Banks should be more cautious about the risks of fraud, legal uncertainty, and misleading disclosures by cryptocurrency firms, according to US regulators on Tuesday, just two months after the collapse of crypto exchange FTX stunned the financial world.
The Federal Reserve, the Federal Deposit Insurance Corporation (FDIC), and the Office of the Comptroller of the Currency (OCC) issued their first joint statement on crypto, expressing concerns about the safety and soundness of bank business models that are heavily reliant on crypto.
Banks that issue or hold crypto tokens stored on public, decentralized networks are “highly likely” to be inconsistent with safe and sound banking practices, according to the regulators, potentially undermining several lenders’ ongoing efforts to provide crypto services to customers.
The statement comes after months of reluctance by regulators to issue uniform guidance or rules on cryptocurrency, despite bank requests for more clarity.
The OCC previously stated that banks must seek regulatory approval before engaging in certain crypto-related activities, such as holding tokens on behalf of clients, whereas the Fed has instructed banks to notify their supervisors before proceeding with any crypto-related efforts.
According to the joint statement, the regulators are supervising banks that may be exposed to crypto-related risks and are carefully reviewing bank proposals to engage in crypto activities.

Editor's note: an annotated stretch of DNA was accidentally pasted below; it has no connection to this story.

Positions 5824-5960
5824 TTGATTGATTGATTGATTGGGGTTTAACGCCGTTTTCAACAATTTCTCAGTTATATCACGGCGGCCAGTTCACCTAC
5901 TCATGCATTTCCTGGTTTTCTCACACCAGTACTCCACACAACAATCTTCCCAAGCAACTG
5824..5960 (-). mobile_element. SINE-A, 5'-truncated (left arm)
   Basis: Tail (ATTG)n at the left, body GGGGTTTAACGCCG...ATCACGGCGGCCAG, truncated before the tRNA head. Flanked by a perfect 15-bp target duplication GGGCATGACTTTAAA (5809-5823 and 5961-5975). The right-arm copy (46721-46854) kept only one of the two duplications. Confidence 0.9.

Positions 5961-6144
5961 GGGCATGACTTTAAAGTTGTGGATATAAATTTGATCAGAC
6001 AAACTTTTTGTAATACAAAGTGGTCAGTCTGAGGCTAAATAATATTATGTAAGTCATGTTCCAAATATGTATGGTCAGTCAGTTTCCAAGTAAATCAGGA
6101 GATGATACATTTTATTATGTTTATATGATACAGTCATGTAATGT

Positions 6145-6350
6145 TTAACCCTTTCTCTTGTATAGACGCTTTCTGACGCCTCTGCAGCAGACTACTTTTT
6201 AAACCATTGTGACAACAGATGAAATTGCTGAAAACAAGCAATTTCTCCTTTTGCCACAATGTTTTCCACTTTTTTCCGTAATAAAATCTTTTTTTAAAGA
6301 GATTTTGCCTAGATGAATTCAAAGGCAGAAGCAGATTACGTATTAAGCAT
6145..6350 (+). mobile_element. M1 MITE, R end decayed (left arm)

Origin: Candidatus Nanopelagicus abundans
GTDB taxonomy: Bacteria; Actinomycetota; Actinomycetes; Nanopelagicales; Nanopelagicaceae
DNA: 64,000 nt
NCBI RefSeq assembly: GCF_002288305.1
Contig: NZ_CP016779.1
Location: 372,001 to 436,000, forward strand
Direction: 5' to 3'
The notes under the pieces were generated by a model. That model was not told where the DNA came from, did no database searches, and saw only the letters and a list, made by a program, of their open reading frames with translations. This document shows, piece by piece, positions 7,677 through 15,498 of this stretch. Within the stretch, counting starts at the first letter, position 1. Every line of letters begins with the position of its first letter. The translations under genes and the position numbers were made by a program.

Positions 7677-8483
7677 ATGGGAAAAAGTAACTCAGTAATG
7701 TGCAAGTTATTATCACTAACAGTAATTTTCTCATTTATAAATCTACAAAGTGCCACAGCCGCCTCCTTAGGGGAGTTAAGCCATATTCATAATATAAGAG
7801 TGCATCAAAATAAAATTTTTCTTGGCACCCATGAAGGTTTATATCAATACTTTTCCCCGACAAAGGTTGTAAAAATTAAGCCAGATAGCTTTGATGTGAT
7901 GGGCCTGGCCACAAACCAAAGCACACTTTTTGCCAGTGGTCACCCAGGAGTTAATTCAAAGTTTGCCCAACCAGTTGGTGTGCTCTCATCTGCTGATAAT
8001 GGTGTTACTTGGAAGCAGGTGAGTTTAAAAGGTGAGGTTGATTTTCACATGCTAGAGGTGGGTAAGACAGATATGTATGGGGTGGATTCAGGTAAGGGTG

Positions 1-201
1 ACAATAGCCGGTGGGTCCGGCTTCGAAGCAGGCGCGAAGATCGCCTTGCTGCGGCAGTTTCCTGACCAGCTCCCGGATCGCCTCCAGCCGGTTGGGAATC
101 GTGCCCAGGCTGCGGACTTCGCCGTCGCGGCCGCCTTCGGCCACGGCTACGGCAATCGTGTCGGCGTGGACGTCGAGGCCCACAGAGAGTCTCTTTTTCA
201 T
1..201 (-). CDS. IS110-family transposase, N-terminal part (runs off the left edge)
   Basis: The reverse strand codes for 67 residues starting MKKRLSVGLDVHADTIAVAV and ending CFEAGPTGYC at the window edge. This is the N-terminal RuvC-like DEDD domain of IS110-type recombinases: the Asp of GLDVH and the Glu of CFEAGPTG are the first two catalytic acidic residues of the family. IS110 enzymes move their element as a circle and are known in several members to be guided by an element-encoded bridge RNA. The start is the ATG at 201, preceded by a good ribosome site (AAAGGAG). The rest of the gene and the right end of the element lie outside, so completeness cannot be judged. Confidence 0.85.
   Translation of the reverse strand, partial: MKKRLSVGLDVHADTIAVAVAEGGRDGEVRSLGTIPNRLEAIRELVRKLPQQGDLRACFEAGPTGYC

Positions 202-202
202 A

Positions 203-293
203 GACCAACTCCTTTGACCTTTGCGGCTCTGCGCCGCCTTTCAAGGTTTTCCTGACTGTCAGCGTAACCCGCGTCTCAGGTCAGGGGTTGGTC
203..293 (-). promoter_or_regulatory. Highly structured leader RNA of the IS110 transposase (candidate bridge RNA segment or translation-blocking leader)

“It is important that risks related to the crypto-asset sector that cannot be mitigated or controlled do not migrate to the banking system,” the regulators said.
The announcement comes as digital asset companies deal with high-profile failures, most notably that of cryptocurrency exchange FTX. On Tuesday, founder Sam Bankman-Fried pled not guilty in federal court in Manhattan to eight criminal charges, including wire fraud and conspiracy to commit money laundering.
The Fed, FDIC, and OCC all emphasized various risks associated with cryptocurrency, such as market volatility, sector contagion, and poor risk management.
The regulators stated that they would issue additional statements on banks’ crypto-related activities as needed, and that they would continue to collaborate with other agencies on crypto issues.
(Adapted from ITNews.com.au)